Despite the fact that tea – the most popular beverage in the world – originated in China, the complex world of contemporary Chinese tea is often lost in translation. Determined to set the record straight, writer and tea lover Yannie Chan Sin Yan takes on the challenge of demystifying tea leaves in her new book. Here, she reveals five of the most intriguing Chinese teas and where to find them.
What it is: Longjing, literally ‘dragon well’, has smooth, flat leaves and a bright taste with grassy or nutty notes. According to the theory of traditional Chinese medicine, Longjing’s cooling properties make it a great beverage for the summer months.
Where to find it: Authentic Longjing is grown in Zhejiang province, south of Shanghai. The West Lake (Xihu) area of Hangzhou is home to Longjing village, which gives its name to the tea. Both Longjing and the neighbouring Meijiawu village are set into rolling hills lined with rows of tea bushes. Tea shops and humble houses alike will serve tea by the glass, alongside home-style dishes like bamboo shoots and steamed chicken. The best time to visit is during tea season, which runs from March till June. Be warned, longjing is expensive: premium-grade leaves like Xihu Longing cost about HK$3,000 per 500 grams, depending on the year.
What it is: There’s a host of wulong teas, but Oriental Beauty stands out. Wulongs are known for their strong floral fragrance, thanks to the heavy oxidation of the leaves. But this one also boasts an unforgettable honey note, because tea makers only use leaves that have been visited by Jacobiasca formosana, a tiny leafhopper insect whose bite causes the plant to release more aromatic compounds.
Where to find it: Oriental Beauty is produced mainly in Hsinchu County, south of Taipei. Increasingly, tea makers are setting up their own retail spaces to sell this honeyed tea. Lishui Street in Taipei’s Da’an District is a well-known ‘tea street’.
What it is: Gaoshancha, sometimes called ‘High Mountain Tea’, is another popular Taiwanese wulong, and usually comes in a tightly-curled ball. Many describe the tea’s nuanced flavour profile as ‘Mountain Essence’, which implies an elegant floral fragrance with a pleasant bittersweetness at the back of the throat.
Where to find it: Experience the ‘Mountain Essence’ for yourself by heading to Alishan in Chiayi County, southwest Taiwan. Limited sunshine in the high mountains leads to a slower growth rate, resulting in strong aromas and tender leaves.
What it is: By definition, pu’er tea has to be grown in Yunnan in southern China, making it a pilgrimage site for fans of the dark, rich, fermented brew. But there’s something else to look out for in Yunnan: Dianhong, a red tea – confusingly known as black tea in the West. It has a distinctive sweetness, with notes of black sugar and lychee.
Where to find it: Popular tasting regions include Xishuangbanna and Pu’er. Look for intact tea leaves, which usually indicates better processing – and always taste before you buy.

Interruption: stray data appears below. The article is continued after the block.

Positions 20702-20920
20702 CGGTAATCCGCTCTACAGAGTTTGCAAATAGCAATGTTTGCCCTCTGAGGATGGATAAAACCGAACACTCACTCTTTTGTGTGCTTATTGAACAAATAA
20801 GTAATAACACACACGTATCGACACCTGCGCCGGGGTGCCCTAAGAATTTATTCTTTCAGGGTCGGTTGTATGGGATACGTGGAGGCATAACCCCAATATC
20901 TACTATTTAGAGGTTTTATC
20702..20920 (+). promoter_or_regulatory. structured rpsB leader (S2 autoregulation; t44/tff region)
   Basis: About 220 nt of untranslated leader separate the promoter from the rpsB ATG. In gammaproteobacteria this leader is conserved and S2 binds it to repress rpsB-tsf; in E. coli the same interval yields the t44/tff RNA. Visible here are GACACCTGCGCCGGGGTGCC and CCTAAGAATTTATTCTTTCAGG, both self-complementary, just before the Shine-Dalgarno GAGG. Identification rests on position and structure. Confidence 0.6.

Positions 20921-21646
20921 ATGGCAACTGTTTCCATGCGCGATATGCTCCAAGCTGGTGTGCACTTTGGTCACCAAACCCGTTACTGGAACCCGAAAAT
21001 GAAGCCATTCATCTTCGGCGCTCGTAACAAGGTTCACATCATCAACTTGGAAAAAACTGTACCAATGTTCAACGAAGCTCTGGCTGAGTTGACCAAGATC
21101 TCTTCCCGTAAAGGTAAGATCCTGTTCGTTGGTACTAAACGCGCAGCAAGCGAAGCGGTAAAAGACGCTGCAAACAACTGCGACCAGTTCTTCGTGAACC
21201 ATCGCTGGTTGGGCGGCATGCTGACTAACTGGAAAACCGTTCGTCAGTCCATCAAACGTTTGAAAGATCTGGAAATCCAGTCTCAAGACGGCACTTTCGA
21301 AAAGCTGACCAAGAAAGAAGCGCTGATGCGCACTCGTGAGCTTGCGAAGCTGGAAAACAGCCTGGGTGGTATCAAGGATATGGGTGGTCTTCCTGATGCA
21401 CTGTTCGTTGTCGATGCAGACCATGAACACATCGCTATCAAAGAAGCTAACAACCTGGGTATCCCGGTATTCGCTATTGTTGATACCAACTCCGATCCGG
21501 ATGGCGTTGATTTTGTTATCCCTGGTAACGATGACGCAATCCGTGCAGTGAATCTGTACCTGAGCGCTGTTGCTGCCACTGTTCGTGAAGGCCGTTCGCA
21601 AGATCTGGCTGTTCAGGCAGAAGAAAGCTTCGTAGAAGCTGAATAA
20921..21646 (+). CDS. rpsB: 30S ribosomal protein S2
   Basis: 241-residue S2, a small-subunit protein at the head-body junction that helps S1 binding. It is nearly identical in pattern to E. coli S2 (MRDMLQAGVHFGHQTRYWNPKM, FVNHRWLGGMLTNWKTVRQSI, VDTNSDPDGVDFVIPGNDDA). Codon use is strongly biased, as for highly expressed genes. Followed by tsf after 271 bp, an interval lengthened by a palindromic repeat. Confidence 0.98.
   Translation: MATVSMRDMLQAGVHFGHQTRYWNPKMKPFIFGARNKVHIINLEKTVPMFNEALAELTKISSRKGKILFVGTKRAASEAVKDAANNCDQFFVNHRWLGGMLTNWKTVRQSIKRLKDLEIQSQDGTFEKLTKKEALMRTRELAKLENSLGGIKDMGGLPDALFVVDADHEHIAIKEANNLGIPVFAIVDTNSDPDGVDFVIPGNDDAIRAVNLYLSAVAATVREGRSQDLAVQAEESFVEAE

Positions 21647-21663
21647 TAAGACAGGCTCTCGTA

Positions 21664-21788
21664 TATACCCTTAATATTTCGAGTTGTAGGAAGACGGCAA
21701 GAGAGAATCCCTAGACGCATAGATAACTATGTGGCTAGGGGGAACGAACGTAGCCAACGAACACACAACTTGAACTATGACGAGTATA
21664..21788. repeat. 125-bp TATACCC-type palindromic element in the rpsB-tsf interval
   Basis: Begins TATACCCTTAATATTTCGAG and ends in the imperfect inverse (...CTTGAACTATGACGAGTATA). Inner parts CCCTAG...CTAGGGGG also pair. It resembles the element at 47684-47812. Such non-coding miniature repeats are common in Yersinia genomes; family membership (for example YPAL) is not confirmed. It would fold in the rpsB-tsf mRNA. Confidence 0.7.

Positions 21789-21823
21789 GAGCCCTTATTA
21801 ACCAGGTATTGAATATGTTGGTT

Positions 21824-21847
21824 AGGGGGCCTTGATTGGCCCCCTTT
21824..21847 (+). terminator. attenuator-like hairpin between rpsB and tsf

What it is: Wuyi Yancha, also called Rock Tea, is a partially oxidised tea. It belongs in the wulong family but its taste profile is one-of-a-kind: instead of the strong floral or fruity fragrance many associate with wulong, wuyi yancha is coveted for its heavy roast and dark, bold flavour.
Where to find it: When in Wuyishan, north of Fuzhou, try all four wuyi yanchas: dahongpao ‘big red robe’, tieluohan ‘iron monk’, shuijingui ‘water golden turtle’, and baijiguan ‘white cockscomb’. Start with the bigger brand names such as Junde Tea Company (駿德茶業) and Xiang Jiang Cha Ye (香江茶業), before checking out smaller tea plantations.
Sample ’s brews inflight – specially chosen to taste best at high altitudes. In First Class, try teas including Jasmine Silver Needle or Iron Buddha, while in Business Class explore the Jasmine Spring Tip or Oolong brews. ‘JING Tea’s whole objective is to ensure each tea is traceable back to a single tea garden – so wherever you are in the world, the tea is connecting you to the people and the place of origin,’ says Charlotte Thomas, communications director for JING Tea.
Illustration: Lok Wong
Choose your blend
There are six main types of Chinese tea, with countless varieties. Floral teas such as jasmine are general crowd-pleasers, while pu’er is often more of an acquired taste.
Brew and drink your tea in small batches. The number one rule: don’t over-steep. The best way to avoid it is a mug with a strainer. Steep your tea for few minutes the first time around, adding a few more minutes each time you add water. Good teas can last up to a dozen brews.
Illustration: Lok Wong
Check your equipment
A teapot or mug does the job, but try a gaiwan – basically a larger cup with a saucer and lid. Fill around one-fifth or sixth full with tea leaves, pour in hot water, steep for 30 seconds to a few minutes, then decant. Add 20-30 seconds for each additional steep.
Equali-tea for all
If you really want to do things right, pour your tea into a ‘fairness pitcher’ before serving. Even 10 seconds of brewing can dramatically affect the colour and flavour of the tea, meaning the first person and last person to receive their pour could have radically different beverages.